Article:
Tuesday, 9 November 2010


So I had a look around Kensington Gardens, Hyde Park yesterday to look at Anish Kapoor's World Turned Upside Down: four "incorporeal" sculptures. Allow me to- ahem- reflect...

Red sky mirror was my favourite piece.
Principally, due to colour.
Its position , hovering above another reflective surface contributed to its unreality.
The waterfowl also created a more dynamic image- flying and swimming in front of, behind and in the reflective surface of the mirror.
I failed to capture this convincingly!

These photographs were taken at about two o'clock (or just before)- but there's a real dusk feeling to them, think because of the overcast skies.

All about layers and layers and layers and layers...

This one I enjoyed much less:

I think it was less successful as there was no real opportunity for interaction-
from wildlife as with the sky mirrors or really from people.

It is called non-object (spire)

Not visible in this photograph is the Russian security guard lurking behind the almost invisible barrier fencing the piece off from the grubby-handed public. He was a real menacing presence.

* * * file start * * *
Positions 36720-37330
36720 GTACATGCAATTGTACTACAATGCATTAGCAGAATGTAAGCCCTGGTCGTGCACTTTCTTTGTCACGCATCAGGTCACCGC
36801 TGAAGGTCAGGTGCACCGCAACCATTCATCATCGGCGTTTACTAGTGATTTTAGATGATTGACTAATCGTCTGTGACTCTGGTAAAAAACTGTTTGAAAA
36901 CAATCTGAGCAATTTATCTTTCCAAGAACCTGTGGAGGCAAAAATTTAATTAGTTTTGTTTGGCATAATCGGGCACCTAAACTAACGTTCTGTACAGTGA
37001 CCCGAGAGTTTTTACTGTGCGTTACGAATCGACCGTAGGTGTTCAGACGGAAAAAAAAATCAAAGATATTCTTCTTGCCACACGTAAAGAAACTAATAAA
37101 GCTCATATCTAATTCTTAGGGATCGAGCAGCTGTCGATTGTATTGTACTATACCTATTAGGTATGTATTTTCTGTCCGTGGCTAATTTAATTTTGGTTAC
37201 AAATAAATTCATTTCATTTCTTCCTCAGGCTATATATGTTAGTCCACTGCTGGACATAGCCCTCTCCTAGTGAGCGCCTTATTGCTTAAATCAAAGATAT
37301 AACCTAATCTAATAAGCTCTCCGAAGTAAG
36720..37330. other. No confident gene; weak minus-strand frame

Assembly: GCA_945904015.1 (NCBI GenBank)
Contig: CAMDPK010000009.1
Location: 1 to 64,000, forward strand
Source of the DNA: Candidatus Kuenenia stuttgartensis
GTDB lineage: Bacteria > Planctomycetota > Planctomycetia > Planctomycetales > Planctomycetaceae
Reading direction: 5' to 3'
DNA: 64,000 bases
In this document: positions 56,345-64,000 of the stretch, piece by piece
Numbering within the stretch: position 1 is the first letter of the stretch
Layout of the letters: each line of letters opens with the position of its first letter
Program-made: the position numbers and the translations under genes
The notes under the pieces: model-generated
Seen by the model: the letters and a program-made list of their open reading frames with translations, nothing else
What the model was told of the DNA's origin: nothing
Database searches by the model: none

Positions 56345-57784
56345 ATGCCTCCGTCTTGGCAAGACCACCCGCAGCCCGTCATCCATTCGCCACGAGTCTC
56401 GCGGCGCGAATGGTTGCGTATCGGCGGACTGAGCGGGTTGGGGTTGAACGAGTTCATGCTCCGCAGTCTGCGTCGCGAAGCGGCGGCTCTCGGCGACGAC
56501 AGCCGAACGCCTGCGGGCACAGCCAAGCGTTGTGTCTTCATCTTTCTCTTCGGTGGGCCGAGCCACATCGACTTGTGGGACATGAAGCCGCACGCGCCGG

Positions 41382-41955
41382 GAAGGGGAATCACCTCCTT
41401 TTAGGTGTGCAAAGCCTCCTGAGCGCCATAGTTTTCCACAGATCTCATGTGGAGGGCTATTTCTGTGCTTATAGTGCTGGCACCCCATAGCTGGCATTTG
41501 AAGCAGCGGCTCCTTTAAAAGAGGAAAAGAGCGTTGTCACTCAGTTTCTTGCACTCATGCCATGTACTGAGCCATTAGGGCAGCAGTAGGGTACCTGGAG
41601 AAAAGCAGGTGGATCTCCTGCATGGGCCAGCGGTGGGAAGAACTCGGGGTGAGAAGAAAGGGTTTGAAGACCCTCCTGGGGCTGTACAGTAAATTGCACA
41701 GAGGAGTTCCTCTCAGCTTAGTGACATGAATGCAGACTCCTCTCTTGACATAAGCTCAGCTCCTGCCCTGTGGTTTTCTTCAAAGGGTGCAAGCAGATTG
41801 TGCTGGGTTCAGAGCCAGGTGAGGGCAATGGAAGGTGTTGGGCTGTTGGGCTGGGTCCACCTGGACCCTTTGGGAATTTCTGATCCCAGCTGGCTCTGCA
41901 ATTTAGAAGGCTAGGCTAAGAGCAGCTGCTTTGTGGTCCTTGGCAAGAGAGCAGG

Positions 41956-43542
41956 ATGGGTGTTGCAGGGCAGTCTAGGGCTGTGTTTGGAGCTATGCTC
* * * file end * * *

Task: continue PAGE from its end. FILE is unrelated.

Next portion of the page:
Then, Sky Mirror- massive, 10m polished stainless steel lens.:

I think this is the same as the one that was briefly installed at the Rockefeller centre.

What is interesting- from a landscape perspective- is how fresh and invigorating these interventions are. Though probably costly in execution, the concept is really very very simple.

C-Curve succeeded in bringing the landscape into play most fully- not least because it dragged people into play as much as moire traditional landscape elements like Kensington's Trees. What is space without people? Does a space exist if there is no-one there to experience it?

Space is people. People are performance, people are event. With this in mind, the best public art is that which encourages people to perform, to interact...

...in short to define space by creating an event.

Should this not be the objective of all manufactured landscapes?
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